Student voices: An invitation

This year, I’m convening a strand on Student Voices for the K12 Online Conference, and I’d like to invite you and especially the youth you work with to get involved.

There are several ways you can participate:

We think having a strong student voice both as an input and an output of our learning environments is super important. We hope you agree and that you’ll help us make this part of this year’s K12 Online conference.



Credit: gurmit singh

I am often prompted to reflect on why people don’t borrow and remix high quality, open licensed educational content more often than they do.

There are many projects that have created amazing content and licensed it under a Creative Commons license. But the degree to which this content is used and especially remixed is often lower than people expect.

The reasons for this are many — ranging from the culture of some schools that holds instructional materials as sacrosanct to the lack of time and/or expertise to do this work. In addition, the engagement timeline on this kind of work is long, and many projects don’t have the wherewithal to endure that. However, I think another key element is the very nature of instructional materials.

When I think about the thousands of open licensed items I have created and published, two categories stand out to me as having gotten significant uptake in terms of being reused and remixed: Flickr photos and the open dictionary. I am particularly pleased with the fact that I get regular requests to reuse the content in our public domain dictionary. This has been a long term labor of love that we’ve put a lot of time in, and it’s good to see it being used. Unlike Flickr, this is a relatively unknown and unpublicized site, so this speaks to some real need.

Something both these categories of content have in common is a very small level of granularity. Photos and definitions are not only very granular but they are relatively generic and can be used in a wide variety of contexts without a lot of rework.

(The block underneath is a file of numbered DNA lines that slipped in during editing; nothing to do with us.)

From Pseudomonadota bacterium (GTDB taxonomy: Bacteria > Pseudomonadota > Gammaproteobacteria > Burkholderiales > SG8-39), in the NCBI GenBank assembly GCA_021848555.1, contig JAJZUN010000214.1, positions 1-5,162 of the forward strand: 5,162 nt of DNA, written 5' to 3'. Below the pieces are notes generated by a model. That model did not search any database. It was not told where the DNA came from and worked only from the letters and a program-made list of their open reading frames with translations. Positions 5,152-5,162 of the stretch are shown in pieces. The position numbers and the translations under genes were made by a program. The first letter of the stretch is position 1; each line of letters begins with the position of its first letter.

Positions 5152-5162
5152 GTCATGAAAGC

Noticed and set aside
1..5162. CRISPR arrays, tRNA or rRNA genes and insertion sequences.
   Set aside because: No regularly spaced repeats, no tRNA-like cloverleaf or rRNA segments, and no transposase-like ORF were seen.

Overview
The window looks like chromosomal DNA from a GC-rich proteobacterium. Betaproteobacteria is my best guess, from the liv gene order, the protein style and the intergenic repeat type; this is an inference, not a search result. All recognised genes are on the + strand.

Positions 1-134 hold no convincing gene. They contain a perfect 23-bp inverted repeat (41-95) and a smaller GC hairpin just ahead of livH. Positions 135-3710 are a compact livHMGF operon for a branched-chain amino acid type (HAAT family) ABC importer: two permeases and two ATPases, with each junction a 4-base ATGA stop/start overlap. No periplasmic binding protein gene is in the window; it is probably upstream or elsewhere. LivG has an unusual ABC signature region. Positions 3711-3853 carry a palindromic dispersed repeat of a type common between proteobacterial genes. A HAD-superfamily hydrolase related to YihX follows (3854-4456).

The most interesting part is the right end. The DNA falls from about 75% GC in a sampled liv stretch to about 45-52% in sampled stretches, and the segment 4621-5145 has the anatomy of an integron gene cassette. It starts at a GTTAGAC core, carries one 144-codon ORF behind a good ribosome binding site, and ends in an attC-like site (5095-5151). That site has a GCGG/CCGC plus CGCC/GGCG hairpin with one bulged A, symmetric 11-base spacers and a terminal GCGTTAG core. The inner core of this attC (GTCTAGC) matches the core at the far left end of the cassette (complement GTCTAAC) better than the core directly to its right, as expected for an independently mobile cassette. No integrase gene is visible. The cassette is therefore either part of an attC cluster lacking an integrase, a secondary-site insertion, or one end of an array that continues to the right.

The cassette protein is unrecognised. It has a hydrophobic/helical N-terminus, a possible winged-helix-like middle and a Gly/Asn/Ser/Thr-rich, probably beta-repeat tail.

This contrasts with most instructional materials, which by their very nature are complex and carefully designed, often with spiraling content, interwoven assessments, and a variety of pedagogical features. It is possible that such materials do not lend themselves well to being chopped up and reassembled in new and different ways. And in fact, the history of various designs that leverage chunks or learning objects has not been one of great success.

So is the quest to allow customization through OERs for naught? Or does it make more sense to look at customizing OERs in terms of larger “full course” materials? I’m not sure, and I believe that customization and open learning bring a deeper level of learning. But the fact still remains that uptake on these materials can make it difficult to justify the investment.

What I can say is that if your goal is significant reuse, think granular.


“We need textbooks!”

It’s time for education to move past standardization and textbooks.

Several conversations lately have made me ponder the importance of community understanding and support for various new initiatives like open learning and OER adoption.

In particular, I was at a meeting with the mayor and city manager of a local community last week. The topic of the meeting wasn’t really education per se, but the conversation quickly moved there as we talked about various challenges the community faces. I was surprised to hear one participant, someone who I view as a progressive and forward thinking person, rail against the lack of textbooks in the schools. This brought agreement from the group and led to a litany of complaints about Common Core and other practices in the local schools.

As a progressive educator, I was shocked — I believe that the use of textbooks and the rigid adherence to pacing and standardization is one of the most troubling aspects of education today. To me, not having textbooks and instead empowering our teachers and students to a greater degree would be one of the best things we could do to advance learning.

Clearly, though, this is not the view of many community members. As we’ve seen with other progressive trends, there is often a negative reaction to methods that are different from what was “good enough for us” when we were in school.

This relates to OER as well. OER, and even more so open learning, look different in the classroom. There are different assumptions, different methodologies, and different intended outcomes. If we don’t acknowledge those, and make sure that the community, as well as teachers and students, understand and support that, we are fighting an uphill battle.

If we are looking at OER as merely a lower cost way to provide the static textbooks that are otherwise in use, we’re missing the real benefit. The opportunity of OER and open learning is to jump forward; to move past textbooks, worksheets, and standardized curriculum; to progress to a place where there is more and deeper learning for everyone. But to get there, we need consensus on that.